Ultimately, liquid biopsies will only become a standard technique when doctors become comfortable with them, which will take time and data.
“Having it in the guidelines is for sure extremely important, but it’s not enough,” says Mr Quagliata. “You need to generate that kind of confidence within the community and this is not simply generated by a single prospective clinical trial.” He concedes that evidence here is mounting, but says it will take multiple studies from many parts of the world to get oncologists on side.
All the mutations
Not to be left behind, Thermo Fisher is developing its own liquid biopsy platform, the Oncomine Lung cfDNA Assay. A recent study looking at matched tissue and liquid biopsies showed that among 94 non-small cell lung cancer patients tested with the Oncomine assay at diagnosis there was 88% concordance between the tissue and plasma samples.
Interestingly the Oncomine test found mutations including EGFR, ALK and Braf that were not present in the initial tissue biopsy in 29 of the plasma samples. These were not false positives, Mr Quagliata says, but a reflection of tumour heterogeneity – the part of the tumour that was excised only contained some of the tumour’s range of mutations.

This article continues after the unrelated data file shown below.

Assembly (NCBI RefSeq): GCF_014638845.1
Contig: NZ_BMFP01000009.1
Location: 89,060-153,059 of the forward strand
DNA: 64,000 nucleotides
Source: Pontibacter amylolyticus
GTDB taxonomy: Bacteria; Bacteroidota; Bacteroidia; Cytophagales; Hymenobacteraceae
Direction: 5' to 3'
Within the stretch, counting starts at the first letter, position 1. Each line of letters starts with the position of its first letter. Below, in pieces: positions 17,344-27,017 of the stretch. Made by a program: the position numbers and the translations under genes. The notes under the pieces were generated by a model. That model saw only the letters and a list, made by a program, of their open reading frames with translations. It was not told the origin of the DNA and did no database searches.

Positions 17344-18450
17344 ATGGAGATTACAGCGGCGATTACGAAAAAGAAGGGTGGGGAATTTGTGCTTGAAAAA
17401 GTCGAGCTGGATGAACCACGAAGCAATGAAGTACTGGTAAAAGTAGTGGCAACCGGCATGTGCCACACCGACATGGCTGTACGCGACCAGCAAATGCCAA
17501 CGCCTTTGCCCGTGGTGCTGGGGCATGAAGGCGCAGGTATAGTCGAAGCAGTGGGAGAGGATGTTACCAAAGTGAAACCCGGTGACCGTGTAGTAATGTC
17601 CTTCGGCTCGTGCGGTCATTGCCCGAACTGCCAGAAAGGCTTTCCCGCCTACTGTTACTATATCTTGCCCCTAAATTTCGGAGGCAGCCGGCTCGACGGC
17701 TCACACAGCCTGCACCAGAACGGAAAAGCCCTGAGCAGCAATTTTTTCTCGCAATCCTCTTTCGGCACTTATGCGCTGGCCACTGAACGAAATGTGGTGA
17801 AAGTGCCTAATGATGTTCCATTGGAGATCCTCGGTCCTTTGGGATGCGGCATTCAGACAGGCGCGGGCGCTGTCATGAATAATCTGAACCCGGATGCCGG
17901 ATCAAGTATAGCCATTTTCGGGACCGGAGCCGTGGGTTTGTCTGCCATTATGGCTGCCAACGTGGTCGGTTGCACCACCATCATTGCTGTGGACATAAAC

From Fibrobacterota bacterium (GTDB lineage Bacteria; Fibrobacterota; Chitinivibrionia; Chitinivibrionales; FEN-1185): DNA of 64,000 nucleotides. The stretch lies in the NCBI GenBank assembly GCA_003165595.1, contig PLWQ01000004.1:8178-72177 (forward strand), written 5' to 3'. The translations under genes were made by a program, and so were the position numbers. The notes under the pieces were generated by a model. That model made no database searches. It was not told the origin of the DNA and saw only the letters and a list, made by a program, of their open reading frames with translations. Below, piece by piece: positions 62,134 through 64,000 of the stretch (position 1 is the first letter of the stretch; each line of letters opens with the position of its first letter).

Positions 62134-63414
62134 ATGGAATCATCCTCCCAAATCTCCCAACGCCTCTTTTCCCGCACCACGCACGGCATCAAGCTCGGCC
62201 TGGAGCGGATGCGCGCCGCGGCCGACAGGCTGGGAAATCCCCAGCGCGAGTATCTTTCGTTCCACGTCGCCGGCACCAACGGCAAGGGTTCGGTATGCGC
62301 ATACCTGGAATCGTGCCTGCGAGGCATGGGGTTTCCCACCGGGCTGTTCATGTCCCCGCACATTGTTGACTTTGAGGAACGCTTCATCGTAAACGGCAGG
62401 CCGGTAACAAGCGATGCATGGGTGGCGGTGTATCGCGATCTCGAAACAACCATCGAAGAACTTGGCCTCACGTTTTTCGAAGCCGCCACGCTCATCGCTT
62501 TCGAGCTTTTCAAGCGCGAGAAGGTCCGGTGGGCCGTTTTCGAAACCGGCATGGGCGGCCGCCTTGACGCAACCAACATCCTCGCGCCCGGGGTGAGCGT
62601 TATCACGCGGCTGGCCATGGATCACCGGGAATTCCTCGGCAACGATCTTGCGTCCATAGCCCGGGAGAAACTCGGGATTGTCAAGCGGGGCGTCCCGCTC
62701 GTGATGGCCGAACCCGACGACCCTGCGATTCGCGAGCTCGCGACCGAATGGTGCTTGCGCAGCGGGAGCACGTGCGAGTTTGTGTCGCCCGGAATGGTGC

This ability to capture all of a patient’s mutations is another advantage blood testing has over tumour sampling. It also comes into play in metastatic disease; different metastatic sites could accumulate additional mutations not found in the primary tumour.
“It is unfeasible in a patient that is in advanced stage of disease with multiple metastases to take a biopsy from each of the metastatic sites. Liquid biopsy would allow you to look at all of them at once,” Mr Quagliata says.
So, on current showing, which is the best liquid biopsy? Mr Quagliata says most of the excitement among oncologists is focused on Guardant and Foundation’s products – as well as the offering from Thermo Fisher, of course.
Analysts from Leerink tend to agree, writing that at Asco oncologists were increasingly comfortable with liquid biopsy in the metastatic setting, with the most commonly cited product being Guardant360. The same company’s Lunar test was also the subject of excitement (Asco 2019 – Guardant and Grail square up, May 16, 2019).
There are many other factors to consider when attempting to forecast exactly how liquid biopsies might come to establish themselves. The relative advantages of pan-cancer testing versus single indication tests will have to be considered, for example – Mr Quagliata is cautiously in favour of the disease-by-disease approach owing to the genetic heterogeneity of cancers, pointing out that even in the same patient a tumour’s mutational profile can alter over time.
Then there is their potential utility as screening tests, which could one day see blood testing offered to healthy people. Mr Quagliata says the evidence here is lagging behind that for the theranostic use of liquid biopsies, though not for lack of trying.
These are arguments for the future. The immediate question is how long it could take for these tests to become established as a theranostic add-on to tissue biopsy. Next stop, the FDA.